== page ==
Another adventure with Kevin and Mark, we ended up at Balls Bluff National Cemetery. Local legend was that the place was haunted by the ghosts of civil war soldiers, but in reality, it was just a local spot for underage drinking and swapping lies. It was quite late when we headed out and Kevin & Mark wanted to try and scare me because I had never been there before. They were hyping it up and Alan Parsons Project “I Robot” was playing on the cassette deck (guaranteed spooky sounding). When we got there, the park was empty and extremely dark (no lights), so we didn’t stay long. The road leading into the park had some seriously deep potholes, but we had forgotten about those, and in our hurry to leave, we slammed across them, bouncing the car hard enough to make the battery bounce up and touch the bottom of the rear seat. This killed all power and the engine stalled. Kevin reached for the ignition key, but before he could turn it, the starter engaged by itself. Weirded out, Kevin turned the ignition completely off, looked at us, then turned the ignition back on and started the engine. The engine started OK, but the headlights did not work; apparently both of the lights had broken their filaments on the potholes. We ended up limping home using only a hand-held spot light for illumination.

One time we went fishing up on the Shenandoah River at Route 7. On the way back, the muffler fell off his Bug, so we tossed it in the trunk and kept on driving. Kevin called his dad (who was still back at the river) on the CB radio and told him what had happened. Jack said he could hear us all the way down the hill and we should look out because a cop just headed up in our direction. We quickly sped up the hill, watching the cop car’s lights approaching from the rear. Just as we crested the hill, Kevin put the transmission in neutral and shut off the engine; we were now coasting down the other side of the hill at 55 MPH. The cop pulled up next to us, looked over, lowered his passenger side window down, looked at us again, then sped off. At the bottom of the hill, Kevin switched the key back on, popped the clutch in 4th and off we went, louder than ever.

One night, Kevin and I met up with 2 other guys he knew from his school and we went to the local movie theater. We sat on the right side of the aisle, about 1/2 way down, with no one else around. About a minute later, 4 black guys sat down in the row ahead of us and the guy in front of me turned around and said “And I don’t wanna see no popcorn flying ’round from you!” I turned to Kevin with a stunned face because we didn’t even have any popcorn. Kevin motioned to his friends and the 4 of us got up, walked to the left side of the aisle, and took seats a few rows back. Just before the movie started, I saw that guy was still eye-balling me from across the theater. Wanting to avoid an unnecessary ass-kicking, we waiting until all of the credits had finished before we exited, being the last 4 people to leave. When we got outside, that black guy was already in a fight with some other white guy, who happened to be about the same size and looks as me. Just then the white guy lifted the black guy up over his head and was going to toss him through the store front plate window, when the black guy wiggled free and hit the ground with a mighty THUD. The fight had ended and we all dispersed.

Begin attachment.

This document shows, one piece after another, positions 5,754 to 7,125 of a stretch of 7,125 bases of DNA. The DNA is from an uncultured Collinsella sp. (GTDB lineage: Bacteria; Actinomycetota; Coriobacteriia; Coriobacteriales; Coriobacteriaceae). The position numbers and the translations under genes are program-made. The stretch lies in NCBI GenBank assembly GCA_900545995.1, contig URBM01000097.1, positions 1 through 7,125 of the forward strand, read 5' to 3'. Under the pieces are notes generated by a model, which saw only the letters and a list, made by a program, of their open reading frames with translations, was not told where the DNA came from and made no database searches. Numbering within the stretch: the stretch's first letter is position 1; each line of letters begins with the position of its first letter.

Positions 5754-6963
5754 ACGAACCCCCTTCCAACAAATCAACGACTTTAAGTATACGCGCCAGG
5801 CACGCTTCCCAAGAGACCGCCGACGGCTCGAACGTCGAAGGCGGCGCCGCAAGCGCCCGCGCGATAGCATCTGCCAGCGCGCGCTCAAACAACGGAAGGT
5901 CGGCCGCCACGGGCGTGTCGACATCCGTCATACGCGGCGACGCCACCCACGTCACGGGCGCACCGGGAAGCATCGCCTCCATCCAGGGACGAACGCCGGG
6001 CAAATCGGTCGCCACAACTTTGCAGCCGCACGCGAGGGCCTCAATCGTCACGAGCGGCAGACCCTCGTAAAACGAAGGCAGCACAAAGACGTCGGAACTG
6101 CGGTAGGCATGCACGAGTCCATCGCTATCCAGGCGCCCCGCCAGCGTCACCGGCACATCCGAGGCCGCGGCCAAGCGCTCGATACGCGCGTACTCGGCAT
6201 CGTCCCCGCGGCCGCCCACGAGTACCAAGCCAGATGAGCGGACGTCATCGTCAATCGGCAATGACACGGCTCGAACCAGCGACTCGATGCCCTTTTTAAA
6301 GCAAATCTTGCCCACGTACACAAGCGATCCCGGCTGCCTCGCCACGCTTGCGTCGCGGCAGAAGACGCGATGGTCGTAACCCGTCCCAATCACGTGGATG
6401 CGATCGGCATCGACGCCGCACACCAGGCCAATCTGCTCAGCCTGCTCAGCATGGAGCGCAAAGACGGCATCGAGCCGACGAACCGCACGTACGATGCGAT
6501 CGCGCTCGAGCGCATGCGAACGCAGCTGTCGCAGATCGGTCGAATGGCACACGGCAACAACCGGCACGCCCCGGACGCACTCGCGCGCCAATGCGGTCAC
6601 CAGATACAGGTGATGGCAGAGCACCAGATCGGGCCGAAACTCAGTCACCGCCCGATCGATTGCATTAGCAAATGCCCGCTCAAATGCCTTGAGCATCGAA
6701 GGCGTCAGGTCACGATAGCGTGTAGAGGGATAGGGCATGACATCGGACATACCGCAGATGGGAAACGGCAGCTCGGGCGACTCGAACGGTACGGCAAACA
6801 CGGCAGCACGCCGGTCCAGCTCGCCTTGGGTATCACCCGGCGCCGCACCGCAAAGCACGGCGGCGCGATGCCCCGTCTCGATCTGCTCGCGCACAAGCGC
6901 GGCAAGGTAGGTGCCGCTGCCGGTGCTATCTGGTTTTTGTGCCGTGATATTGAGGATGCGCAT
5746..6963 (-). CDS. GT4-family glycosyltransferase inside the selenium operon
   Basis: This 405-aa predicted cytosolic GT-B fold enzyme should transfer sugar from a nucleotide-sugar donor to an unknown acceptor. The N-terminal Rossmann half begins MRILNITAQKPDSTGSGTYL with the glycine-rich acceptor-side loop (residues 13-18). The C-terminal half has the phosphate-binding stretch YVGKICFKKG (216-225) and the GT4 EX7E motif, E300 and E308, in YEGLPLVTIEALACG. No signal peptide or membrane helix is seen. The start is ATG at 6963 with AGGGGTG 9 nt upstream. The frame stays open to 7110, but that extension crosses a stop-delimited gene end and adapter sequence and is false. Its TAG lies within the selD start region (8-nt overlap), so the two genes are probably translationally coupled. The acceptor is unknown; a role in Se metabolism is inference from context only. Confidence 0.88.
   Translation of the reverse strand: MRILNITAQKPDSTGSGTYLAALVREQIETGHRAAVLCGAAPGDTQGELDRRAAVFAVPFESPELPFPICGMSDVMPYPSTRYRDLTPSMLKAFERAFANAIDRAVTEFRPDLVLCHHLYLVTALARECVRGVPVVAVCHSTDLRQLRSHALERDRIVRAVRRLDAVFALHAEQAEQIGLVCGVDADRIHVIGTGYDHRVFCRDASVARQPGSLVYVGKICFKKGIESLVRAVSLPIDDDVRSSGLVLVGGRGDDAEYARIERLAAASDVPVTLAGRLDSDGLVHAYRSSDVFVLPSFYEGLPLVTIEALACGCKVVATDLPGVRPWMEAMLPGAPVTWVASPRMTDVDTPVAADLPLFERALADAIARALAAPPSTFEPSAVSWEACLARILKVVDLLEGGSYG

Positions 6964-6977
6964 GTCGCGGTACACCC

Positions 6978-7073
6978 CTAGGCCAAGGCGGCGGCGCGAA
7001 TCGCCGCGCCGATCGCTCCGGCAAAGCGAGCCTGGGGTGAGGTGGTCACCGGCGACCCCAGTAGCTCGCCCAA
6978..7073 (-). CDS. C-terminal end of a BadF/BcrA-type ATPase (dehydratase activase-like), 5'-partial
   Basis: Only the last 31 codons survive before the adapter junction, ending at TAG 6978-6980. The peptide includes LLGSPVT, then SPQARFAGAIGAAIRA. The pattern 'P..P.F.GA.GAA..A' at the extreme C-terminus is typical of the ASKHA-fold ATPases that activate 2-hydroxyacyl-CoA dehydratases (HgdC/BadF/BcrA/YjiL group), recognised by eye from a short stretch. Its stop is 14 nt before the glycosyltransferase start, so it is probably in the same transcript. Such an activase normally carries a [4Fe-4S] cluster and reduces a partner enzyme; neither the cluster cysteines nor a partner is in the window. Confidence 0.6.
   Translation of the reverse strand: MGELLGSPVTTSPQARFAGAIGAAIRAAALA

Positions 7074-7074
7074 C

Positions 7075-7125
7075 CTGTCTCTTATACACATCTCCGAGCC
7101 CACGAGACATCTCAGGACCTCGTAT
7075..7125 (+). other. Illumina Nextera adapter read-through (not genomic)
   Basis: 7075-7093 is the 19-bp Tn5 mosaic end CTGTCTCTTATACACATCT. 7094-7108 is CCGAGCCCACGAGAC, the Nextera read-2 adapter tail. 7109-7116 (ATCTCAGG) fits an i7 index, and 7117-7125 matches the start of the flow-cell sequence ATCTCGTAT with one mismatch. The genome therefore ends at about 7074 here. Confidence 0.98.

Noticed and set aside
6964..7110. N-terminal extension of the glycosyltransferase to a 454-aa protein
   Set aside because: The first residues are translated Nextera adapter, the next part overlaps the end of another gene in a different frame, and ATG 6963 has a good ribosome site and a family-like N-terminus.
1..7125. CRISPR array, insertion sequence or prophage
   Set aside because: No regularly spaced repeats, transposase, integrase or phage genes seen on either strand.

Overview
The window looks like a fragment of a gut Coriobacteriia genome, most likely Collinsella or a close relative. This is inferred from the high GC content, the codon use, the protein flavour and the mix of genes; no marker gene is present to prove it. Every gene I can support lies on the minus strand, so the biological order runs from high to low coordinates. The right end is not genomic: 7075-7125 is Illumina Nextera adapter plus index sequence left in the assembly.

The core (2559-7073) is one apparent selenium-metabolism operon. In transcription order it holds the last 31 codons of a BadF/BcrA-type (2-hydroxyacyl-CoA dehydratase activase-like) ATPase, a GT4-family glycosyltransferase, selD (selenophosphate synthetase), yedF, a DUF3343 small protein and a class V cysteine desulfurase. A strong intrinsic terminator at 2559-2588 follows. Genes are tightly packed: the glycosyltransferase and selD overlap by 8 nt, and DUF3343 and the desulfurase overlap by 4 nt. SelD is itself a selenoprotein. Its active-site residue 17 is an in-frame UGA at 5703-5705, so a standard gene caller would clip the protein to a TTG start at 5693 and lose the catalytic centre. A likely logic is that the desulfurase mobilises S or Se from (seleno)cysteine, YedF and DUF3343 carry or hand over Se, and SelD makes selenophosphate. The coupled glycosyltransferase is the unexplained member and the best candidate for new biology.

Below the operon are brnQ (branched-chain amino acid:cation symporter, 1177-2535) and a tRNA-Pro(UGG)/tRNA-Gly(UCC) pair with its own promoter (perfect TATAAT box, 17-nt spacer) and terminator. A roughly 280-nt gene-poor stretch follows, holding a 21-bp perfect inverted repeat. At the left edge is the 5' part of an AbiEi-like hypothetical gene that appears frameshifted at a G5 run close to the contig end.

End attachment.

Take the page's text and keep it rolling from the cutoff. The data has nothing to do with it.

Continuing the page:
For a long time, the only car my family had was a 1972 VW Van that my parents had bought brand new for $3600. In 1978 the engine blew up, which cost $1500 to repair (but that’s another story). After we moved to Fairfax, my dad bought a yellow 1973 Super Beetle for cheap. It was great having a second car in the family (even after I later bought my high school car, because that one was always broke down, but that’s yet another story). One day my dad was merging onto the freeway when unbeknownst to him, the Bug ran out of oil, and the engine threw a rod. Since they were still paying off the Bus engine and we could not afford another large repair bill, I asked my dad if I could take a stab at overhauling the Bug engine. He said I could, so I pulled it out in the apartment parking lot and drug it inside, into my bedroom. (I tried to contain the mess, but my bedroom floor was never the same after this.) The rod had taken out the block and just about everything in it’s path. Kevin was working at an import auto parts store at the time, so I called him up to get some prices. He said he had a good used block he’d give me and the rest of the parts would be about $300. I thanked him but unfortunately we did not have the money. Some time went by and Kevin called me back, saying “We still have all those parts you need” and I replied “Yeah, but we still can’t afford it“. Then he dropped a bomb: “We’re having a sale today….. I’m quitting at 5, so if you can get here before then, I’ll make you a deal“. I told my dad I needed some money and the keys to the van. All he had was $100, so off I went. At the store, Kevin got me everything I needed, nearly filling the middle of the van, and my receipt showed $77. I went back home, unloaded the parts into my room and gave my dad the change. He said “Oh no, you stole all these parts, I don’t want to know!” and I said “Nope, I got a receipt!“. Off I went to assemble the engine and put it back in our Bug. When I started the engine, it had a slight ticking sound that caught my attention; not fatal sounding, but just loud enough to make me concerned. When I revved the engine, the ticking sounded worse. I thought maybe the valve clearance was not adjusted correctly, so I popped off the valve covers and rechecked – the adjustment was perfect at 0.006”. I pulled the engine out again and stripped it apart. What I found was that the rod journals on the crankshaft had been ground to 0.020″ undersize, but the rod bearings I had were 0.010; so I had an extra 0.010 clearance on all 4 of the rod journals. I wiped off the bearings, put them back in the box, then looked at the receipt – CRAP! no bearings listed. I headed back to the store and when I walked in, the owner was there and it was obvious that he was lost – there was paperwork piled up on the counter and parts strewn around. I greeted him and said “I was in here last week and the guy that works here” (he interjects loudly) “USED to work here” “Uh, OK, the guy that used to work here gave me 10-under bearings and I need 20-under“. “Oh great, what else did he mess up… you need 20’s?” He got a box of bearings off the shelf, handed them to me, shook my hand and said “Thank you for shopping here“. I quickly exited and drove home. I showed the bearings to my dad and he said “Oh no, you stole them, I don’t want to know, don’t implicate me!” I said “But dad, he GAVE them to me, and even shook my hand!“. The engine assembly went without incident and the new engine ran great.